By Bradley Griffth
In the history of unlikely duos in the movies the pairing of Dwayne “The Rock” Johnson and Kevin Hart may be the most unlikely. What may be even more unlikely is that the team of the very large Johnson and the pint-sized Hart actually works. You can now rent this duo’s performance in “Central Intelligence.”
The movie begins with a short, but pivotal scene. The year is 1996 and Calvin “The Golden Jet” Joyner (Hart) is a senior in high school. Calvin is the big man on campus. He’s a multi-sport star, makes good grades, was voted most likely to succeed, and is loved by everyone.
Robbie Wierdicht (Johnson) is at the opposite end of the spectrum. He’s overweight, unpopular, and picked on by other, so-called “cool,” guys. Robbie is the kid who can’t wait for high school be over.
In the final assembly of Calvin’s senior year he is being honored in the gym in front of the entire school. As he is giving a speech the school bullies pull Robbie out of the shower and toss him into the middle of the gym floor completely naked for the entire school to see. Everyone laughs at Robbie. Everyone buy Calvin and his girlfriend, Maggie (Danielle Nicolet). Calvin gives Robbie his letterman jacket to cover himself. Robbie runs out of the gym and is never seen again by anyone at that high school.
Fast-forward twenty years and Calvin is married to Maggie. Their high school reunion is in two days and Maggie wants to go. Though Calvin has a good life, he’s not satisfied with being an accountant. He’s ashamed to go to the reunion and everyone find out the Golden Jet is just an ordinary person.
Calvin receives a friend request on Facebook from Bob Stone. He learns that Bob Stone is actually Robbie Weirdicht. Calvin agrees to meet Bob for drinks and is surprised to find that Bob Stone is a huge, musclebound man with serious fighting skills.
Bob insinuates himself into Calvin’s life, even spending the night at his house. The next morning the CIA shows up looking for Bob, claiming that he is a murderer and traitor. Calvin doesn’t know who to trust. Bob really doesn’t give Calvin much of a choice when Bob shows up in every aspect of Calvin’s life until he agrees to help Bob. Calvin has to determine who to trust and who is the real traitor.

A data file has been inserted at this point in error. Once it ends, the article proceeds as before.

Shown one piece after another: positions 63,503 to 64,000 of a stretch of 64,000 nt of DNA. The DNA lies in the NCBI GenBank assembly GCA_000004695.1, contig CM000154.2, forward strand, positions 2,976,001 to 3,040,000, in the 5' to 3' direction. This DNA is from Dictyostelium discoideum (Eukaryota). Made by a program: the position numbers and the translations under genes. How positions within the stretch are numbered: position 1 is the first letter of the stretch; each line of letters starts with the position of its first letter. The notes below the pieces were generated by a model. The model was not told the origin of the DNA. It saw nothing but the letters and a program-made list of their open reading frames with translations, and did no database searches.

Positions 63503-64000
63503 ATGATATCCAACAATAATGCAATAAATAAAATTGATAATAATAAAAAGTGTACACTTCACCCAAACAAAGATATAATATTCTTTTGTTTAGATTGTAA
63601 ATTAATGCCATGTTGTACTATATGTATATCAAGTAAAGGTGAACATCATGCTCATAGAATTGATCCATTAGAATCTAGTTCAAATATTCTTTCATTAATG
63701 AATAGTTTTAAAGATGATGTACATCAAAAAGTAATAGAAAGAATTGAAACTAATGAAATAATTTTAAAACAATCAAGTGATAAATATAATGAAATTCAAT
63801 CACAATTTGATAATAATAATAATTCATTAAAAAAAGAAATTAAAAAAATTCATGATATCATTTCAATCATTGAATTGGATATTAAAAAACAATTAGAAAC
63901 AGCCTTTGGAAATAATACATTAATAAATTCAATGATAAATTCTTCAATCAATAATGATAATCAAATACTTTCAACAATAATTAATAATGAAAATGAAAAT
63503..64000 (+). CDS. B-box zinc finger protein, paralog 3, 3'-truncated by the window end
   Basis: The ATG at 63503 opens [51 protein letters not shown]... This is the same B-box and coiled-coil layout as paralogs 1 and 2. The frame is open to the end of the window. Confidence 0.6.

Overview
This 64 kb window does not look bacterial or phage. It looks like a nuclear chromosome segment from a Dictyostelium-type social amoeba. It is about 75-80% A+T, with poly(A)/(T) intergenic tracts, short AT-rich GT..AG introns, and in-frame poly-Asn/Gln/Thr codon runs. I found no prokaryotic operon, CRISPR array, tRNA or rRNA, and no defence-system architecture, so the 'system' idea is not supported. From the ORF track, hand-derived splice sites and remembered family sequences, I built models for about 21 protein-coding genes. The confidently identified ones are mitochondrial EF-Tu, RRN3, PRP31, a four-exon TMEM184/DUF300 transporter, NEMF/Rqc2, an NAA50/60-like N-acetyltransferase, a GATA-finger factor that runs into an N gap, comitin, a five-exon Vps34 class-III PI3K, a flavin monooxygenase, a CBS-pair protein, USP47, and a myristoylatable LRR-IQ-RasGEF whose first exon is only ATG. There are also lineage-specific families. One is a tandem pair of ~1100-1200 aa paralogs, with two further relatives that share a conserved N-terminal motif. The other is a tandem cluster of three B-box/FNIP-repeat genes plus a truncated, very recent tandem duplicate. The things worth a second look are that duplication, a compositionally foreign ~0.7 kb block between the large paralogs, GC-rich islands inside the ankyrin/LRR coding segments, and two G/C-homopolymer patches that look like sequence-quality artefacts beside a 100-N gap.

I had my reservations about the pairing of Johnson and Hart, but I’m happy to say that they were unfounded. The two play off each other very well, using their vast difference in size to their comedic advantage. While the acting performances of both Hart and Johnson are a little over the top, that’s kind of the point in a silly comedy and they are right on the mark in “Central Intelligence.”
For a movie that is so silly with so many ridiculous things occurring, the story behind all the hijinks is decent. Bob Stone was once a shy, overweight kid but is now a butt-kicking super spy while Hart was once the king of his high school and is now disappointed because he didn’t turn out to be someone who changed the world. It’s a classic reversal of roles story.
The best part about the movie is that it’s a comedy that is actually funny. While that may seem like a strange statement, more and more movies that are supposed to be comedies rely on trying to outdo other movies by increasing the gross-out factor without adding any laughs.
“Central Intelligence” is certainly not for children, but rather than being concerned with topping other movies, it provides many laughs, a few that might just make you fall out of your seat.
Rated PG-13 for crude and suggestive humor, some nudity, action violence, and brief strong language.